If there’s one thing I regret, it’s that I wasn’t able to read more fiction. Even my comic reading took a back seat to the writing and app work. Here’s my paltry list of reads for 2011:

Drawing out the Dragons
Elephantmen, HC Vol 1 – Wounded Animals
Invincible Ultimate Collection, HC Vol 3
How I Sold 1 Million eBooks in 5 Months
No Plot? No Problem!

Audio books used to be how I kept myself amused during workouts and the daily commute, but this year I continued listening mostly to music or podcasts. Among my favourites were the Comic Geek Speak podcast, and the Comic Book page podcasts (The Mayo Report and Spotlight episodes).

Here are some of the various statistics I’ve been keeping track of each year:

2011 Stats:

New apps released: 1
App updates released: 24 (includes Lite and Paid versions)
2011 Word count: 35,769
Stories written: 0 (novel still in progress!)
Total submissions: 0
Total acceptances: 0
Total rejections: 0
Waiting for response: 0
Books read: 5
Comics read: 89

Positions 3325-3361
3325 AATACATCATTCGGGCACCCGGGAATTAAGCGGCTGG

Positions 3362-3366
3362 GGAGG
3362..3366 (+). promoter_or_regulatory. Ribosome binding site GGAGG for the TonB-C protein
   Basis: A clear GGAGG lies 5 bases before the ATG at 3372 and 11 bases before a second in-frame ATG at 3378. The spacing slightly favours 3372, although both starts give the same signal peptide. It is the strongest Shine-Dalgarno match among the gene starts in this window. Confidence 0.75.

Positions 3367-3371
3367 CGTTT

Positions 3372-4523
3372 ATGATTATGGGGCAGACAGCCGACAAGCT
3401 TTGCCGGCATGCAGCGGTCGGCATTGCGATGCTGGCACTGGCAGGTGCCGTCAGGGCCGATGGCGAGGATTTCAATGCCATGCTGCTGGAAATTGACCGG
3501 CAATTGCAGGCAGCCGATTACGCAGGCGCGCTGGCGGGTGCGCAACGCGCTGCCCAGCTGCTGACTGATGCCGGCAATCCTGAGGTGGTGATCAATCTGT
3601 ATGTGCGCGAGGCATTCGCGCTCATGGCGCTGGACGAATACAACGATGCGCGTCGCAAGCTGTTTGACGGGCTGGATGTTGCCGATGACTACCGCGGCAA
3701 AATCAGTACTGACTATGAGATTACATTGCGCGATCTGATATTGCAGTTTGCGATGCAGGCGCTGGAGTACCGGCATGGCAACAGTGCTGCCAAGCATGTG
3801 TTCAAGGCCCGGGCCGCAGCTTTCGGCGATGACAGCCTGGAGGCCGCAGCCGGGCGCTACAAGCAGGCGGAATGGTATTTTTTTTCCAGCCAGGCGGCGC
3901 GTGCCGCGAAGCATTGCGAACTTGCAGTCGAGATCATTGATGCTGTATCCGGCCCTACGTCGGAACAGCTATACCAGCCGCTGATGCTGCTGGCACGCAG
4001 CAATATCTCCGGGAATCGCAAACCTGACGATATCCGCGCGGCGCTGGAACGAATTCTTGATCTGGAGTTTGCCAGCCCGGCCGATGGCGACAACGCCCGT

When 2011 arrived, my app plans for the year were fairly hazy. I knew I’d be updating my two existing iOS apps, Artwork Tracker, and Story Tracker, incorporating feedback from customers and generally adding more polish. I knew the Mac App Store was to be announced early in the new year, but I wasn’t yet committed to developing for the new platform. That soon changed when I had a chance to play around with it and download some apps for myself. The ease of use was astonishing, and it didn’t take long for me to realize this would be a fun and viable new platform for app development. I posted some thoughts, including the announcement of Story Tracker for Mac. So began several months of study and initial development on the new app. Unfortunately this proved to be more complicated than I thought, and several new developments conspired to make life difficult: iOS5, iCloud, and OS X Lion. With iOS5, I would have to re-test and update my iOS apps, and the impending arrival of Lion and iCloud would mean I’d need to either upgrade my slow, aging Mac to Lion (and not be able to test on OS X Snow Leopard, the other Mac App Store platform), or buy a new Mac. Finances being what they were, the latter was not an option in mid-2011. Meanwhile, I’d had an intriguing idea for a new iOS app. I’d been looking for an app to keep track of my Bonsai collection and various related activities, but there were slim pickings on the App Store. As soon as I’d wrapped up some updates to my existing apps, I wrote up some requirements for a new app called Bonsai Album and wrote a quick blog post about it. I put everything else on the back burner and spent the next three months working on Bonsai Album. On October 6th, it landed on the App Store. Initial feedback from the Beta testers was promising, and since then I’ve been very pleased with how well it has been received. Bonsai Album has been reviewed by App Advice, and even got a mention in the Midwest Bonsai Society newsletter (my club!), among others. While the app has had only modest success so far, it’s doing far better in its first few months on the App Store than either of my other two apps did. While I’m still yet to recoup my overall development costs for all three apps, 2011 is the first year in which I’ve made a small profit.